This is the first home I’ve owned.  It is not what I envisioned.  I thought my first home would be a “real house,” with a big lawn and a place I could have a dog and a basement office.  It turns out my first home is better than I envisioned, because I am putting my whole heart and soul into the place, and making it my own.  In the meantime, my whole life is improving because of that camper, and I am getting outside of myself at the same time and the whole thing is making my life better.   I have some thoughts to share on mourning  and letting go as connected to the last article about my friend Jerry that I wrote.   

I have thoughts.  So many thoughts.   But these thoughts will be for future posts.  This post is the foundation.   Fixing up that camper is an extension of the work going on within me.  I will be living in this camper for at least a year.  I wonder what my life will be like at the end of this year?   How will I be better?  How will others benefit as a result of my personal renovation?   How will my life be better?  Better job?

alcott

From house to car to camper–a series: What we can do without would surprise you

thoreau

When I wrote my initial blog entry “From House to Car in 2.6 Seconds,” I was not prepared for the interest this entry would generate. I am giving a bit of an introduction to the change of mindset that a move from consumerism to minimalism requires because 1) my mind is still getting used to the idea of downsizing, 2) I suspect many of you may not have known the option to live “tiny” existed. Or that it was feasible. Or that it could even be cool. What you may not realize, as I have not, is that you don’t really have to “go without”” in order to have a great quality of life. What does happen to your mind though, is that it gets “retrained” to think about what is truly necessary versus what we think of as “necessary.” For instance:

  1. I got rid of a bunch of clothes today because they won’t all fit in the small closet in my camper. I didn’t wear these clothes for a long time. I had no earthly use for them. I still had plenty to wear after getting rid of four big boxes and now those four big boxes are going to do other people good. Pros: I have less to wash, thus my laundromat loads will be cheaper. I kept what I REALLY liked.
  2. I don’t need a TV. I have Netflix on my 4 year old iPhone.
  3. I don’t need a phone contract. I got prepaid through Cricket for 30.00 a month with unlimited talk and text and 2G of data. What did I do with Facebook and Messenger? I deleted them off my phone because I have them on my iPhone, which I use for watching Netflix, email and Facebook. (I don’t use the iPhone as a phone anymore and I have never felt the need to upgrade to a thousand dollar iPhone X).
  4. I don’t need cable, or satellite. That saves me probably about 1200 a year.
  5. I don’t need WiFi. I can use WiFi for free at McDonald’s, Arby’s, Applebee’s, or just about any other public place including the public library. If I really want WiFi, especially in the winter when I might not want to go out in the cold I can add a prepaid hotspot to my phone to use for about 30 bucks a month instead of the traditional 75 and 80 dollars a month plus fees through other companies.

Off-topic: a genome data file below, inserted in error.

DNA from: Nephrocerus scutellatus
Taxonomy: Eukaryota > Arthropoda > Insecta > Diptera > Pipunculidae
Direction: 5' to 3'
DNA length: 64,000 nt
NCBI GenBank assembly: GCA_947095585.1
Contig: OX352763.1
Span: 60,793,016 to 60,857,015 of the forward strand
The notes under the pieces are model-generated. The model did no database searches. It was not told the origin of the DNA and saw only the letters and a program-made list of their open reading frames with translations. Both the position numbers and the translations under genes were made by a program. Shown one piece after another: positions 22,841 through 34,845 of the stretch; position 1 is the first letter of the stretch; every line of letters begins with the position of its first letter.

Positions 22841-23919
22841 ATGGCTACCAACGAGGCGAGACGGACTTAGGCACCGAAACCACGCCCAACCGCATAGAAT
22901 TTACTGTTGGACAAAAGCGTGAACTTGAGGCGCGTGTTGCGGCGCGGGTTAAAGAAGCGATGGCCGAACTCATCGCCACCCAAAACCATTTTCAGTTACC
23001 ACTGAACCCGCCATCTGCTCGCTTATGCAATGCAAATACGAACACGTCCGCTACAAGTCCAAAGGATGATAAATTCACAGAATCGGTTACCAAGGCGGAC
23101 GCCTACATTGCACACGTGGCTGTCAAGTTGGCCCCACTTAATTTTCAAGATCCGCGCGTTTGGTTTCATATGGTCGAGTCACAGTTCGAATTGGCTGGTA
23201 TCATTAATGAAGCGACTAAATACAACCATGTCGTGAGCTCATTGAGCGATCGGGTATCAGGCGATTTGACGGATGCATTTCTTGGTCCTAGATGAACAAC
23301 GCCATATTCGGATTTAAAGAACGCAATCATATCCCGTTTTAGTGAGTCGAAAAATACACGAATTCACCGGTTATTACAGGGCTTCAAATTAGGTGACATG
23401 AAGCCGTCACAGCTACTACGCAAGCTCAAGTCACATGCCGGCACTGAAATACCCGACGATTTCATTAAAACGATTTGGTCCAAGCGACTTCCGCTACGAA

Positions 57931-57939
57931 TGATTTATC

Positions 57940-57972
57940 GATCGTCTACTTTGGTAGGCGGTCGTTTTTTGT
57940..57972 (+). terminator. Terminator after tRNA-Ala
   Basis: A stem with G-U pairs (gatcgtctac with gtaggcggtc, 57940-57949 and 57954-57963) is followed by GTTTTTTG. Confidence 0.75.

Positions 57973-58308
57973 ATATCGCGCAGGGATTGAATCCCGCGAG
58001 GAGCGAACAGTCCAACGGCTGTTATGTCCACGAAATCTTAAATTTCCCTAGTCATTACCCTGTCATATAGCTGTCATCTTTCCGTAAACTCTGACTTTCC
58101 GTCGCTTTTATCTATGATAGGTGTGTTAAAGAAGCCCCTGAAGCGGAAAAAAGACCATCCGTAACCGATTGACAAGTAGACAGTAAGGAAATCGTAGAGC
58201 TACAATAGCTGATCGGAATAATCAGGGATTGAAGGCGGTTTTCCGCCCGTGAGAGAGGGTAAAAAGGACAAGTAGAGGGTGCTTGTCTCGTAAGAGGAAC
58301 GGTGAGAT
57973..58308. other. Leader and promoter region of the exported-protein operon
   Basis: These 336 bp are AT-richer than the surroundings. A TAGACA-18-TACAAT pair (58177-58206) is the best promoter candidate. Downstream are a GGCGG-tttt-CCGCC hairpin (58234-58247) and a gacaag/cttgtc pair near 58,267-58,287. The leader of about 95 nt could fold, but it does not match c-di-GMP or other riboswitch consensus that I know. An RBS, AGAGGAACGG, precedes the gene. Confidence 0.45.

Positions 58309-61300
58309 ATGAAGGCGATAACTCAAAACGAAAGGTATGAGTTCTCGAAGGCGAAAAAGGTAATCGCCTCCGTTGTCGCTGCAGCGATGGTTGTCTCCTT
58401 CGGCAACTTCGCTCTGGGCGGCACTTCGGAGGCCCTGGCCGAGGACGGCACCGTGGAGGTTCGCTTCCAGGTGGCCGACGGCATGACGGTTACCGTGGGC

6. I don’t even need to use electricity off the grid. I can, after a time, if I want, invest in solar panels for the top of my camper, and set it up to generate my own electricity for free.
  7. I don’t need the laundromat. I can, once I get on my feet a little better, get a portable washing machine that is compact, and drains in my camper sink and save myself the laundromat money. I can hang my clothes out to dry year round.
  8. I don’t need a bunch of food in my pantry or refrigerator. I can stock fresh meat and cheese and refrigerated goods a week at a time, and eat more fresh fruit and vegetables that don’t require refrigeration. I can stock dry goods like rice, flour, sugar and the like and make better meals instead of processed boxed meals. I have a CrockPot I can use. I can preserve food without refrigeration as well (canning, fruit jam, jelly, syrup, dehydration, etc). If I don’t have a ton of food to eat I won’t eat as much, and that’s just better all around. Better quality food and less of the junk.
  9. Don’t need to use a lot of propane. I used to spend hundreds filling the propane tank when I lived in the West. In a camper the propane tanks are small, and since I have electricity in the camper, it is not necessary for me to run the propane furnace. So it is a backup should it be extraordinarily cold. I can use an electric heater, and save the propane for cooking. The camper is such a small space it won’t take much to heat it, and I am taking the precaution of extra insulation, laying down rugs on the floor, covering the windows in the winter and laying black plastic on the roof to attract the sun in the winter.
  10. I don’t need to use full size shampoos, conditioners, and soaps. I started buying travel sizes for lotions, and shampoo bars instead of bottles. Shampoo bars are better for the environment as there is nothing to throw away. Ivory soap is biodegradable, and stackable! I threw out a bunch of products I haven’t even been using.